Sunday, June 16, 2013

Getting to know: Anastasia Grymalska

Today we are proud to introduce Italian youngster and hope for the future Anastasia Grymalska. Of Ukrainian origins, the girl has won 10 ITF titles, all of them on the clay of 10k tournaments, as to remind us which one is her favourite surface. This year she won one title in Mallorca, where she conquered one more final and then only few weeks ago reached her first final in a 25k event in Brescia. Just there, she was interviewed by Michele Galoppini, from, whose interview prepared with my help, is here translated in English.

How do you feel about being in Brescia?

I really like it, last year I made the Quarterfinals, defeated by the eventual finalist (Beatriz Garcia Vidagany), who now plays together with me in the team events. This year I am playing well again, so I hope I can go further.

How would you rate this first half of the year?

At first I tried to played a bit more on fast courts, but it didn’t end up too well, then I won a title in Mallorca and I made it to the final in the following week. Nonetheless, up to a month ago it wasn’t really going that well, but starting from Caserta I am playing much better. Last week in Maribor I played well and I could get a Special Exempt to play this week in the maindraw, since I was the 2nd seed in the qualies!


What are your goals for the second half of the season now?

Well, the main goal is to make it to US Open qualies.

So being around 220-230 by then?


You have already had the chance to play a WTA event, like in Palermo. What do you think about them? What’s different from ITFs?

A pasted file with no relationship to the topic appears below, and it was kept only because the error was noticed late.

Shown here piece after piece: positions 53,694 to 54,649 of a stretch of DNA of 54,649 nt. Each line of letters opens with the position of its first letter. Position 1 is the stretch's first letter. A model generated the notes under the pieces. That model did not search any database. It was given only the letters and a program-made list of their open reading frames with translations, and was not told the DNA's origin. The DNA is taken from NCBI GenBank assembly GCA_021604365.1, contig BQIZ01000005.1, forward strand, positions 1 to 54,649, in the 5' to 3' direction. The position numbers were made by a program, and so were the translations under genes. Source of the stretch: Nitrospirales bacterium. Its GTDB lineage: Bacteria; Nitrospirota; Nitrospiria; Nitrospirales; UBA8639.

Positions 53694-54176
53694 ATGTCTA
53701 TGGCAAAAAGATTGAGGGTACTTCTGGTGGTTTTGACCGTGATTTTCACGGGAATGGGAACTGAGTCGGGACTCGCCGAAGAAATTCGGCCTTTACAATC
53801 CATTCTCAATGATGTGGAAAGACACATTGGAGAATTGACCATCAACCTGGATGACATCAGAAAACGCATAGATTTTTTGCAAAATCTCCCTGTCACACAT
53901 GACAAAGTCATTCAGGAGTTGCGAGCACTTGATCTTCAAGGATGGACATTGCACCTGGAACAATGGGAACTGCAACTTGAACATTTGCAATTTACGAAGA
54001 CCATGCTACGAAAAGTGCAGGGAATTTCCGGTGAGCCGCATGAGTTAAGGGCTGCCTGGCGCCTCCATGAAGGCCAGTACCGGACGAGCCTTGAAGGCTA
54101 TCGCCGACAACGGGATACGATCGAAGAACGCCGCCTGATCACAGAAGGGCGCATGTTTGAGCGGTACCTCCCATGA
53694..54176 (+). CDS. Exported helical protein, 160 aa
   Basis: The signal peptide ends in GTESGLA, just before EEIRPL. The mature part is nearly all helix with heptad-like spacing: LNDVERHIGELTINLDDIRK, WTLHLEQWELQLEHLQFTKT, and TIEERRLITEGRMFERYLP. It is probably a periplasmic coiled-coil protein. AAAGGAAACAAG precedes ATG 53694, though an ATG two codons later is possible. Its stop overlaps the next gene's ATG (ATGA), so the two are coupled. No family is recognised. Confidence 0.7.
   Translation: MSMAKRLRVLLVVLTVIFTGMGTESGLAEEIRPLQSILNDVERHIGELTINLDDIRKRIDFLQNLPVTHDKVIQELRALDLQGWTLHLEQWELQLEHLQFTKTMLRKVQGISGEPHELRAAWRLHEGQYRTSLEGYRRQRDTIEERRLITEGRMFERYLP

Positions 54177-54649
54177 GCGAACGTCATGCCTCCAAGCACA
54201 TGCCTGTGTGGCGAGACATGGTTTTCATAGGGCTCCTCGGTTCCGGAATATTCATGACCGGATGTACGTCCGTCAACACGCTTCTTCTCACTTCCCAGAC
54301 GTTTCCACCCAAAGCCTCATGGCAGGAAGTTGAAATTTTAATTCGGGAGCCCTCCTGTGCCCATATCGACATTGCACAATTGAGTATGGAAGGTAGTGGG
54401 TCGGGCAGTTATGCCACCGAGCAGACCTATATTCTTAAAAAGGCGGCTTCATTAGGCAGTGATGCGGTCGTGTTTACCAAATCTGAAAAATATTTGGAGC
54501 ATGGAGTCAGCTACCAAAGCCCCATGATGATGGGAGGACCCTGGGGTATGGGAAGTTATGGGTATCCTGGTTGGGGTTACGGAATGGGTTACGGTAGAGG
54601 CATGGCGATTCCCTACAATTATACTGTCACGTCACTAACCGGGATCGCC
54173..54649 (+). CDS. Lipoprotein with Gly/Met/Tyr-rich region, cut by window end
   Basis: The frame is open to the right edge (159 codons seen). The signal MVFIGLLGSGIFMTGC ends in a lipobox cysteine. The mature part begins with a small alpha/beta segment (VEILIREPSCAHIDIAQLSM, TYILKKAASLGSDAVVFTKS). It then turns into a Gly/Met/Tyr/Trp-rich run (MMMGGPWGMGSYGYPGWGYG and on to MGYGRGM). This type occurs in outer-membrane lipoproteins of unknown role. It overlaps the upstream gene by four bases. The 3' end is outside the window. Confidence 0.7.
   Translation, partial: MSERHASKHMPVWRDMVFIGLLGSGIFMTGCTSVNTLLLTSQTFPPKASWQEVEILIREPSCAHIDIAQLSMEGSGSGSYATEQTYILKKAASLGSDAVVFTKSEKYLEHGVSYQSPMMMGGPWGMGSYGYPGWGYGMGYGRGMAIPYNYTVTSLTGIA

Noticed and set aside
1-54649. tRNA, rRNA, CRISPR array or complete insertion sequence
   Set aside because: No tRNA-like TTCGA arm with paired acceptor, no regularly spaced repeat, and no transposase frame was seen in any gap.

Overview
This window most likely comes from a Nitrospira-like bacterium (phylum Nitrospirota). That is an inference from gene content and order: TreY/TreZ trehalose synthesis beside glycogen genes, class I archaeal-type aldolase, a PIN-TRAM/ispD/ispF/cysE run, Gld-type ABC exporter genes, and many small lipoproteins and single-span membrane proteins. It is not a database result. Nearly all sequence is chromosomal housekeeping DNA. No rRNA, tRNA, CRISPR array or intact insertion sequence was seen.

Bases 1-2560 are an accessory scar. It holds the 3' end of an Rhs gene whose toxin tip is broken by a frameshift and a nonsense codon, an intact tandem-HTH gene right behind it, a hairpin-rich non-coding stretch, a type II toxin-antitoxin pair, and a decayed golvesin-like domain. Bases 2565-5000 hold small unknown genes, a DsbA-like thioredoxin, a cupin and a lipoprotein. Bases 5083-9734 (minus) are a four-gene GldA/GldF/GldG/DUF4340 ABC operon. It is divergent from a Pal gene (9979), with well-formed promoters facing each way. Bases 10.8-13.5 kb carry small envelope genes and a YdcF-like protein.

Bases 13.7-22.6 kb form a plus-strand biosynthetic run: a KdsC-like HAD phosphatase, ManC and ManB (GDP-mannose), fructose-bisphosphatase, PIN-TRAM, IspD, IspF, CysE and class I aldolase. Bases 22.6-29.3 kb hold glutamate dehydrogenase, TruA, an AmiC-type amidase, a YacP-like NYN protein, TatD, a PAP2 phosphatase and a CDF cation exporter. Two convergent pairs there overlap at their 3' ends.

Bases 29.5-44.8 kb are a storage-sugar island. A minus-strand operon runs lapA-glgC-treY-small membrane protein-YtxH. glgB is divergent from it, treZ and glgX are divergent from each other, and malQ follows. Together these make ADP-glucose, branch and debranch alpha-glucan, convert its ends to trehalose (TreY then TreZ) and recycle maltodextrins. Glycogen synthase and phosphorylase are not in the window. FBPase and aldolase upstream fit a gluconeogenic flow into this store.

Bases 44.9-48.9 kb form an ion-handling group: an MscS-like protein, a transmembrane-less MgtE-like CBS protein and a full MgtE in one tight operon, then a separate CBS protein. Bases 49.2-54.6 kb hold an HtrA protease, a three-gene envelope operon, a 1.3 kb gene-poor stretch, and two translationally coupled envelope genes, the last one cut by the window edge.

In Palermo I had one of the best experiences in my life, since I played with Flavia Pennetta. Surely it’s a completely different environment, let’s say that it seems like a 5 stars hotel, while ITFs are more like 2 stars, but I ain’t complaining! It’s just different, as for how they treat you as for the organization.

Do you follow the results of the main tour?

 Yes, yes.

Who’s your fave player?

I really like Sara Errani, because her game-style is similar to mine. But I also like Stosur. I mean, I really like the players who think on court and use tactics too. I like the players who fight and suffer on court.

Who do you think it’s the strongest player?

Serena of course! When she’s on, she’s unplayable.

Who don’t you like?

Well, I don’t know personally many players, so I can’t tell. Certainly I can’t suffer players who don’t think on court and can’t really make you understand what they are going to do, because they don’t know either.

If you could steal a shot from a fellow player, who would you steal: -the serve?

Let me think…Stosur’s I guess, her kick is amazing.
-the forehand?
Roberta Vinci’s, it’s such a fluid movement.
-the backhand?
I really like Jankovic’s backhand, such a solid shot.
Once again to Roberta.

Who is your tennis idol?

In Bastad I had the chance to dine with Sara Errani and Roberta Vinci, it was at the gala’s night even if I had just lost in the qualifying rounds. I had never talked to them before, but they were really keen: humble, funny and easy-going. Roby did even give me tickets for Istanbul’s master. They are such nice persons, both on and off court.